It starts to get a whole lot darker and less about the competition - we're now at probably 65% competition and 35% rebellion. I was nowhere near as annoyed with this one as I was with The Selection (except the few places where America made me want to hurl my Kindle across the room) and I was able to confidently assert that I really liked it, without the doubt that shadowed the first.
It's not perfect. America is actually more annoying than in the first book -"Hey America, please don't do this - I'll get in trouble." "Okay." *waddles off and does it anyway.* ARGH. She absolutely 100% makes up her mind to be with one person, but then turns around and makes exactly the same decision about the other person! That said, she does have her moments - I loved when she ran defiantly towards Marlee - that was actually the right thing to do and it was beautifully written.
Aspen, however, does not redeem himself in any way ever. "You don't fit in here, he doesn't love you, you wouldn't make a good princess..." He's not an even remotely viable love interest... although I admit I might feel that way because Maxon is written so well. His background is explored a little more in The Elite and, while it's not pleasant, it makes him into a loveable, fully-fleshed out character to firmly root for.
In fact, I was so desperate for the series to end the 'right' way that I actually had to research the ending before I'd let myself buy The One. I honestly couldn't have brought myself to read it otherwise.
I loved this book. It really is just that simple. We've now decreased to the competition taking up 20% or so of the plot (if that), but I cared as much about that as I did the rebellion and everything else.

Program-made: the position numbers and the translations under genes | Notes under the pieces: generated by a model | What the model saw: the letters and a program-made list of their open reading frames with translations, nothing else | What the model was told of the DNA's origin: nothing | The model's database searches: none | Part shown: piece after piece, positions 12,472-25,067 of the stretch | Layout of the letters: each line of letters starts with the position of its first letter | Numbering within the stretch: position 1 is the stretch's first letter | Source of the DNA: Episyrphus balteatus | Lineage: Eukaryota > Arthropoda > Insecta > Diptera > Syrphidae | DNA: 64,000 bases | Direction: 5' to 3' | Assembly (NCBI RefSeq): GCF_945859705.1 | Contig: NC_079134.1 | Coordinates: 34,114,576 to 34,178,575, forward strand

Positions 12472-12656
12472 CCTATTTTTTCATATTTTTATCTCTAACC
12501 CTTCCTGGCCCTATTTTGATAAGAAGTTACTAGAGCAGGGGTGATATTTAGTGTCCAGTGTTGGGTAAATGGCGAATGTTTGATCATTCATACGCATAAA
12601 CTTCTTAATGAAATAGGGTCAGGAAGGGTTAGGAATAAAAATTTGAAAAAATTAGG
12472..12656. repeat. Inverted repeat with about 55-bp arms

That's just it - I cared about everything. Yes, America is stupid and Aspen is awful but it just didn't matter. Maxon and his parents were such real characters that I felt as if everything that happened affected me personally. I welled up more than once because it was so moving, although I do admit to being a slight wuss in general.
Usually the first book in a series is the best and it goes downhill until the third book consists of just some anti-climactic fighting in some rebel camp. It's the exact opposite here - The One is clearly, clearly the best. I know this because I had to skimread a whole chapter because I was that desperate to get to the end - I went back and read it properly later but I just needed to KNOW!
"But there must be something more we can do," Maxon insisted.
"You've already done something pretty empowering. Well, she did," August said, dipping his head in my direction. "From what we're able to tell, farmers are keeping their axes with them if they leave their fields, seamstresses walk the street with scissors clutched in their hands, and you'll see Twos parading around with disarming spray. No matter the caste, everyone seems to have found some way to arm themselves, just in case. Your people don't want to live in fear, and they're not. They're fighting back."
It still has its faults - the ending wasn't as in-depth as I'd have liked, but it was climactic and exciting regardless. America's relationship with the other girls was a little cliched in this book which I don't really see was necessary. I will give it points for not pulling any punches though, as for a YA novel, this is fairly brutal. People die and there is some reasonably graphic violence. We're not talking guts and entrails here, but it's not what I'd have expected from the cover.
The acknowledgements section begins 'Can you just put your hand on the page and pretend I'm giving you a high five? Seriously. How else do I thank you for reading my books?' I did that. I genuinely and literally put my hand on my Kindle screen and high-fived The One. Just because Kiera Cass asked me to. That's how much I loved this.
Conclusion: The Selection series has a twee premise but if you can accept that and just roll with it, this is a brilliant series. It steadily picks up power from book to book, resulting in The One which was actually just short of wonderful. There are many faults throughout, but they're overshadowed by genuine realistic relationships and characters I really cared about. It's just good.
This book was:
So, The Selection - the biggest surprise of 2014!